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Movie scenes where you felt the awkwardness with the actor/actress


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Ever watch a movie and there is some awkward scene - not only does the character or characters show the awkwardness with their facial expressions, but you as the viewer feel it as well ( thats a job well done by the director & the actor)

Hopefully this is a thought provoking thread..

Time for breakfast :)

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Oh, jeez...where do I start?

 

Well, one very awkward movie moment is the last minute of Road To Wellville (1994). The hospital has blown up and Matthew Broderick and Bridget Fonda and John Cusack and some other people (I don't really remember the names...maybe, Anthony Hopkins?) make like statues and stare into space and wait...for what? I don't know...the director to say, "cut"?. In radio land...my Wellville scene would be called "dead air".

 

Oh, yeah...same movie. Mumbling, incomprehensible Dana Carvey...he was pretty embarrassing to watch.

 

Rusty

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I've not only felt the awkwardness of this scene (which is SUPPOSED to be awkward), but other people who have watched this film have said that they felt it too.....

 

In 20th Century Fox's 1937 musical "On The Avenue", Dick Powell has dumped Alice Faye for wealthy heiress Madeleine Carroll. Powell and Carroll have a big argument and split up. Powell decides to seek out Faye at their favorite Italian restaurant that he KNOWS she'll be at. He finds her there and sits down at her table, expecting her to take him back and carry on as if nothing had happened. Alice still carries a torch for Powell and is glad to see him.....but as he's sitting there going on and on about how glad he is to be rid of Carroll (who he still loves), Alice's smile fades. She realizes that no matter what Powell is telling her, he still loves Carroll and Faye doesn't stand a chance. Then Powell realizes that Faye sees right through him and she now knows how he REALLY feels about Carroll. It's quite an awkward, uncomfortable and sad moment, and it's effectively conveyed to the audience.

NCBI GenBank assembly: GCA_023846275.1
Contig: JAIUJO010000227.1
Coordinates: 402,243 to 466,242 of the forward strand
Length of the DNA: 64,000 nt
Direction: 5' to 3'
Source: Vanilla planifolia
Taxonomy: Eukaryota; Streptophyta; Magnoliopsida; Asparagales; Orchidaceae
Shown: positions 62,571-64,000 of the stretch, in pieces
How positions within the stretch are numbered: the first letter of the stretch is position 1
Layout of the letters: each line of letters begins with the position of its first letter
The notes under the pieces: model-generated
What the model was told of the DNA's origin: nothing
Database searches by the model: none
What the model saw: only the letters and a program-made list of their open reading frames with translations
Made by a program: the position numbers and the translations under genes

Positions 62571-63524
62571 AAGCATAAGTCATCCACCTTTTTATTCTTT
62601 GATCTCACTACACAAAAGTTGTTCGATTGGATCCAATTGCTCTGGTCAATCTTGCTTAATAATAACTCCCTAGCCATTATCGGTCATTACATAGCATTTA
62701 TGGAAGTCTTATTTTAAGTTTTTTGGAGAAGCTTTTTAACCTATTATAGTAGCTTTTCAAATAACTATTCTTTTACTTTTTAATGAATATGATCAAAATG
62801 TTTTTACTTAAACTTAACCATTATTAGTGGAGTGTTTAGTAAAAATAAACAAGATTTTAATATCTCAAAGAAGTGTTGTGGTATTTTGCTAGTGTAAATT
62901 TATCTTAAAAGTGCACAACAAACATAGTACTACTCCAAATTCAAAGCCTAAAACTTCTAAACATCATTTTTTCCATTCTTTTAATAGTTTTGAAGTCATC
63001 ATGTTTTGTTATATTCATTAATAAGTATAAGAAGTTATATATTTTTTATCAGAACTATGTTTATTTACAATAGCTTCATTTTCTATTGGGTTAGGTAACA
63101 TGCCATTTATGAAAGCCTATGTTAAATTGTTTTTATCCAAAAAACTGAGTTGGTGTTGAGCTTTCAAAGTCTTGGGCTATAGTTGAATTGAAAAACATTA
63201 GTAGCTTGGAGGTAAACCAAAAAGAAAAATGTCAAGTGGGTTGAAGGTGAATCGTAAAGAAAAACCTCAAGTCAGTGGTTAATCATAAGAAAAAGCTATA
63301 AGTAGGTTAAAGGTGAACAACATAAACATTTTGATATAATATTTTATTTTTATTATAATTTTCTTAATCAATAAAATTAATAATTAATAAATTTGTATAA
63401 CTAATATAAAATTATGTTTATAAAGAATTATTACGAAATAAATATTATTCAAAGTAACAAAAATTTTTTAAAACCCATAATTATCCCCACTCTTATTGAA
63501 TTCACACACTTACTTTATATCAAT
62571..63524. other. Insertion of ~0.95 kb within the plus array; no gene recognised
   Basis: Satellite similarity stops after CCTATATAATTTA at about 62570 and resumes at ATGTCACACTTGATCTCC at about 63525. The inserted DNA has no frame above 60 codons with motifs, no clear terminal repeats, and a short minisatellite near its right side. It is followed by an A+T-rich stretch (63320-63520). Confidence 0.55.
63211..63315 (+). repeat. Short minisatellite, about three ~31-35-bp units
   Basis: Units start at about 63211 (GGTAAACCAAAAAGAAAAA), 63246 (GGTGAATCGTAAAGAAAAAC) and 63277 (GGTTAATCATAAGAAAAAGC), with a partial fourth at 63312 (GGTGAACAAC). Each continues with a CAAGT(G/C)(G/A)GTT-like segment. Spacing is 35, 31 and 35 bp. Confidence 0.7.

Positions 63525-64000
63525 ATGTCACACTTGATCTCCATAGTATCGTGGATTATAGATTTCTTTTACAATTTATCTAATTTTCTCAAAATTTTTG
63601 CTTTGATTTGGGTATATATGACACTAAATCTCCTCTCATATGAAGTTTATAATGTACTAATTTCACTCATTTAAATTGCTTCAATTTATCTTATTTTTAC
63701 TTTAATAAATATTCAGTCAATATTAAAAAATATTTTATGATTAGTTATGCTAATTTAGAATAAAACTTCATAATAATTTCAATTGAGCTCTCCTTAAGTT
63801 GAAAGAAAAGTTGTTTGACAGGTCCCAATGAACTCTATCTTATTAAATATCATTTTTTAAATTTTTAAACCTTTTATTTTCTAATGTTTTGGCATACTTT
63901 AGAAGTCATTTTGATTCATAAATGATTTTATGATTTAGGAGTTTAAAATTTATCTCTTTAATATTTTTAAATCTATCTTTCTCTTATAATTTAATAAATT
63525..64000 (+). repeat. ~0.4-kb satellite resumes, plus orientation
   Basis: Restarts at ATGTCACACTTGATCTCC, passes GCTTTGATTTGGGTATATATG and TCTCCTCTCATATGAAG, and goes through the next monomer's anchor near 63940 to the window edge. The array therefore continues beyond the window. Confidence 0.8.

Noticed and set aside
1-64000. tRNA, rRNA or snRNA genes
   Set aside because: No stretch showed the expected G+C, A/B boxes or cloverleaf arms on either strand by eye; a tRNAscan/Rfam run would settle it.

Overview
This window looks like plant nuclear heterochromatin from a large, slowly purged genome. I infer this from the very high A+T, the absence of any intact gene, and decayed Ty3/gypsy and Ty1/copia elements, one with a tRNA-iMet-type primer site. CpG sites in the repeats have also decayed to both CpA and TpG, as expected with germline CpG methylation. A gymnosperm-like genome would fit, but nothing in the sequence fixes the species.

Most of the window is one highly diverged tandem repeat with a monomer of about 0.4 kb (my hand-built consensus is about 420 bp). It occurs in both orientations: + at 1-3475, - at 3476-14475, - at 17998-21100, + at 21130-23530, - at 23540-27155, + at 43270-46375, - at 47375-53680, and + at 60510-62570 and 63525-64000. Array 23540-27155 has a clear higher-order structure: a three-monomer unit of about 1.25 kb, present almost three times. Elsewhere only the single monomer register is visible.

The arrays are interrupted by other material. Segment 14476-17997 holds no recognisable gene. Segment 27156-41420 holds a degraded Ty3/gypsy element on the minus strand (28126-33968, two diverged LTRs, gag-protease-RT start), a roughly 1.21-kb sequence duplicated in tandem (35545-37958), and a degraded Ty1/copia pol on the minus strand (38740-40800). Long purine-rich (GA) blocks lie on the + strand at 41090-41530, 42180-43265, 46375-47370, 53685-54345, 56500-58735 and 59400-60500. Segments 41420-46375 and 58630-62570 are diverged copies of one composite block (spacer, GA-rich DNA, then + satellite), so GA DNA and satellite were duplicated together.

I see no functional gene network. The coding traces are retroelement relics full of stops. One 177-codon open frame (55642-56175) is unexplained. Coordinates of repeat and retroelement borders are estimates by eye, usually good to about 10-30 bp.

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Okay, if we are talking about scenes designed to be awkward...any scene having one "experienced" gal flirting with one virginal guy. Usually, experienced woman sits somewhere on the man (e.g. his lap) and plays with one of his other body parts (e.g. hair...if male is bald, female rotates one of her fingers on his scalp skin). Switching genders for my "experienced, virginal" example does not really work...does it? For example...experienced man sitting on not so experienced woman. Oh, the pain.

 

Dogs are usually better at projecting awkwardness than any two legged performer.